In 1750, the first coffee house in England opened in Oxford, and it wouldn’t take long for the concept to take hold across the country. According to Aytoun Ellis’s The Penny Universities: A History of the Coffee-Houses (1956), by the end of that century, London was home to over 2,000 coffee houses, located throughout the city!
Ellis used the term “penny university” because a penny would gain entrance to a place of strong brew, the newspapers and periodicals of the day, and lively discussions about politics, literature, and commerce. Not surprisingly, when it came to ambience, location mattered a lot. Coffee houses located near universities filled with intellectual exchange. By contrast, much business would be conducted at coffee houses located in commercial districts. And still others would be host to gambling and other less refined activities.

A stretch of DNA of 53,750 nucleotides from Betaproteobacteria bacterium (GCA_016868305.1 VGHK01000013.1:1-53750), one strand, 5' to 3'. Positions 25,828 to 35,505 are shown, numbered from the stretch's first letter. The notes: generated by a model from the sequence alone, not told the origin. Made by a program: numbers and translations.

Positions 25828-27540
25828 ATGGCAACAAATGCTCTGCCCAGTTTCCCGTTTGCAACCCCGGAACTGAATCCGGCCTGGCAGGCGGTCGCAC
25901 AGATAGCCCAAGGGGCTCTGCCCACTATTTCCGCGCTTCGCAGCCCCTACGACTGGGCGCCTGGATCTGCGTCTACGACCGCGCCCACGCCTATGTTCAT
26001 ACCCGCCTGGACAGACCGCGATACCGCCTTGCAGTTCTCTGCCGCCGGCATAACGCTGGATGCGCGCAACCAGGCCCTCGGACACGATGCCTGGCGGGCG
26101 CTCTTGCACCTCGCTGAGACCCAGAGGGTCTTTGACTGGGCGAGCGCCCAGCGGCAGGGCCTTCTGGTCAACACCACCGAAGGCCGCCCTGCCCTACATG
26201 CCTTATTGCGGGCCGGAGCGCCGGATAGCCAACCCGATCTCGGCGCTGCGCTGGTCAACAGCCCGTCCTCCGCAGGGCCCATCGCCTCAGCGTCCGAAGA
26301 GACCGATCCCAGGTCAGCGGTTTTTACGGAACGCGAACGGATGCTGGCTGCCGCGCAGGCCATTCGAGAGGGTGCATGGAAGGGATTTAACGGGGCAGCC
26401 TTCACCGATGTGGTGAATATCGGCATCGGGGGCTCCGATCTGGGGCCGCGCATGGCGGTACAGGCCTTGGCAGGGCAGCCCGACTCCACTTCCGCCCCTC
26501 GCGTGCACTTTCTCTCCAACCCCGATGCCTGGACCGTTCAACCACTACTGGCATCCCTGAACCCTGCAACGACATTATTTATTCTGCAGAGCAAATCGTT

Though I’d enjoy a quick time machine visit to a few of these old coffee houses, I doubt that I’d long to spend much time in them. I imagine that many were pretty loud and boisterous places, whereas my ideal of a coffee-consuming establishment is a café quiet enough to read or do a little work. Some brew to help awaken the mind and a place to sit down and read (or think) big thoughts . . . I like that.